“It’s a sledgehammer approach, attacking the symptoms of a non-competitive tax code rather than the root causes.”  

...we [Russians] are like a blind, one-armed cripple on crutches fighting with a strong and healthy boxer. The struggle is unequal, the U.S. is really in control of the entire world, and not only just eavesdropping on terrorist conversations, but they control, primarily, all financial flows. Their intelligence from the very beginning was built as a branch of Wall Street. If you look at who created the CIA – they are the people from Wall street, so, naturally, owing to their habits they always left intelligence for large corporations.

Their intelligence is closely intertwined with financial sector, and in this respect, I think they are no match for the entire world.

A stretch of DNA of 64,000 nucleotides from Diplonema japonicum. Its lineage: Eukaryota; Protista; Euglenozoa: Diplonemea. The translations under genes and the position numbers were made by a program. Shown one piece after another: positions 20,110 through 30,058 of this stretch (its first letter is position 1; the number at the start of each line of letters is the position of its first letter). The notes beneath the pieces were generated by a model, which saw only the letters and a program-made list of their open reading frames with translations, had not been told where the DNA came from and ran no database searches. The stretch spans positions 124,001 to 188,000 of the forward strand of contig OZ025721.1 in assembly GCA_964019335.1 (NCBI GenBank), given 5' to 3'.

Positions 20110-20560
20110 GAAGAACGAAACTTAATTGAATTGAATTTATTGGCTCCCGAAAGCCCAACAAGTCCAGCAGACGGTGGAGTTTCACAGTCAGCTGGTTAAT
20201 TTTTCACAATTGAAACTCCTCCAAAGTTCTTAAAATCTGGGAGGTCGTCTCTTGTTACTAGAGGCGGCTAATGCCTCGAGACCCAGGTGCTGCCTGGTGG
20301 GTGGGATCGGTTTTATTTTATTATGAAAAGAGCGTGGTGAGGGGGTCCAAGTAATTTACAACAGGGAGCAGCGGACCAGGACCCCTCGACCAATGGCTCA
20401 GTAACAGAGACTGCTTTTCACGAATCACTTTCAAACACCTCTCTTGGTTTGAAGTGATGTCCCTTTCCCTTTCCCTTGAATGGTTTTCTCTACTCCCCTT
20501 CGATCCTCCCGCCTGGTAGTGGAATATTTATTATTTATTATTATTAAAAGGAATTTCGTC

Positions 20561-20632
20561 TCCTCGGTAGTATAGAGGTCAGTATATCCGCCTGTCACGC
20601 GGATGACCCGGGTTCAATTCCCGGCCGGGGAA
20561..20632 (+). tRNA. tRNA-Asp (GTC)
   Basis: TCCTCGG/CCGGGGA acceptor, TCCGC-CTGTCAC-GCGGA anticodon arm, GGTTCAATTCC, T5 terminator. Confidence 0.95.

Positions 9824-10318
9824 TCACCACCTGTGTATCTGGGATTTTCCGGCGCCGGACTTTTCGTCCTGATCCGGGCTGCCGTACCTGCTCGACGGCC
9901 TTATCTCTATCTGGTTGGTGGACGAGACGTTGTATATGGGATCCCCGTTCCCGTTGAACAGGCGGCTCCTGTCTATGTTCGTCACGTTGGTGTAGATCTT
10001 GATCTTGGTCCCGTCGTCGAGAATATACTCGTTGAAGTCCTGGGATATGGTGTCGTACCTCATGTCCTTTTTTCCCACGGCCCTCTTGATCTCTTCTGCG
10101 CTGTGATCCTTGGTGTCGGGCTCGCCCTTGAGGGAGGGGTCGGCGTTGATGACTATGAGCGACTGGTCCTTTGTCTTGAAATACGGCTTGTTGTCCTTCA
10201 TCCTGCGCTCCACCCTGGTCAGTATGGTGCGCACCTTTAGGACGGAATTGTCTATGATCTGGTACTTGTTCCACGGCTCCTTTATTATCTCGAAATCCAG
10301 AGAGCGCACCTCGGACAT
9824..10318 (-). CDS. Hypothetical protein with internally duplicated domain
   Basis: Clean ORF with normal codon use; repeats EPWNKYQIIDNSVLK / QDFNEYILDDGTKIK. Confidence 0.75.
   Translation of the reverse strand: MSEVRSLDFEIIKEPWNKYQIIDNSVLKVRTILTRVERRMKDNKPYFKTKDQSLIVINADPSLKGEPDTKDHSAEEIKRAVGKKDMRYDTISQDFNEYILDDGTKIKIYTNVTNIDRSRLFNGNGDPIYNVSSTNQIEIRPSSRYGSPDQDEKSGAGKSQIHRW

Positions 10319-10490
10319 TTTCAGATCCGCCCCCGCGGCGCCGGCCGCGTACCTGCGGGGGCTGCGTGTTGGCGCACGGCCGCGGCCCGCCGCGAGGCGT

• Warning: Massachusetts losing jobs with its $10 minimum wage (Investor's Business Daily)  The Bay State, which hiked its minimum wage from $8 to $9 at the start of 2015 and to $10 on the first day of 2016, is now mired in its longest stretch of net job losses since the recession in both the retail and the leisure and hospitality sectors, Labor Department data show.  Retail sector employment in February was down 2,200 from its post-recession peak of 354,100 in July, seasonally adjusted data show. In fact, retail employment is below its level in November 2014, before the first step of the state's wage hike went into effect.  Econintersect:  We have been unable to find GDP data by state more recent than 3Q 2015 so the attempt to determine whether economic growth has been engatively affected or not has been unsuccessful.  See also next article.